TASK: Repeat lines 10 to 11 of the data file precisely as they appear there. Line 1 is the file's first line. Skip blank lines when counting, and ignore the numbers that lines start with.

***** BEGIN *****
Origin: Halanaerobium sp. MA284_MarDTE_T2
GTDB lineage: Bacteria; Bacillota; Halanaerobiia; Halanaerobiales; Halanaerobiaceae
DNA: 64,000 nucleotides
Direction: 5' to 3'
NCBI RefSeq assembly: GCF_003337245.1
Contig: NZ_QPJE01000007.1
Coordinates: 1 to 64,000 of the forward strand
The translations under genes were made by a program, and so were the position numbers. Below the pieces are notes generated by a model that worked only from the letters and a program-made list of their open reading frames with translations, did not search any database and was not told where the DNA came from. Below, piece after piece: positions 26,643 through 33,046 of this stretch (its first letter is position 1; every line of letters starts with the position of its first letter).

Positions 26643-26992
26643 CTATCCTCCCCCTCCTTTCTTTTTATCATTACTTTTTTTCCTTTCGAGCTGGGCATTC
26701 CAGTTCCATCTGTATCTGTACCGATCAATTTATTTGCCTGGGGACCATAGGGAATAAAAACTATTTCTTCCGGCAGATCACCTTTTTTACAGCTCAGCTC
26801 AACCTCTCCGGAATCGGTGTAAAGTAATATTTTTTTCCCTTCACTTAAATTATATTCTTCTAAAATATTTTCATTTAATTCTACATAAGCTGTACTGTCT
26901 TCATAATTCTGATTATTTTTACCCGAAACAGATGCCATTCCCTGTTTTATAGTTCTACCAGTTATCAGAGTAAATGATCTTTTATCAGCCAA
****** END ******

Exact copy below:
26643 CTATCCTCCCCCTCCTTTCTTTTTATCATTACTTTTTTTCCTTTCGAGCTGGGCATTC
26701 CAGTTCCATCTGTATCTGTACCGATCAATTTATTTGCCTGGGGACCATAGGGAATAAAAACTATTTCTTCCGGCAGATCACCTTTTTTACAGCTCAGCTC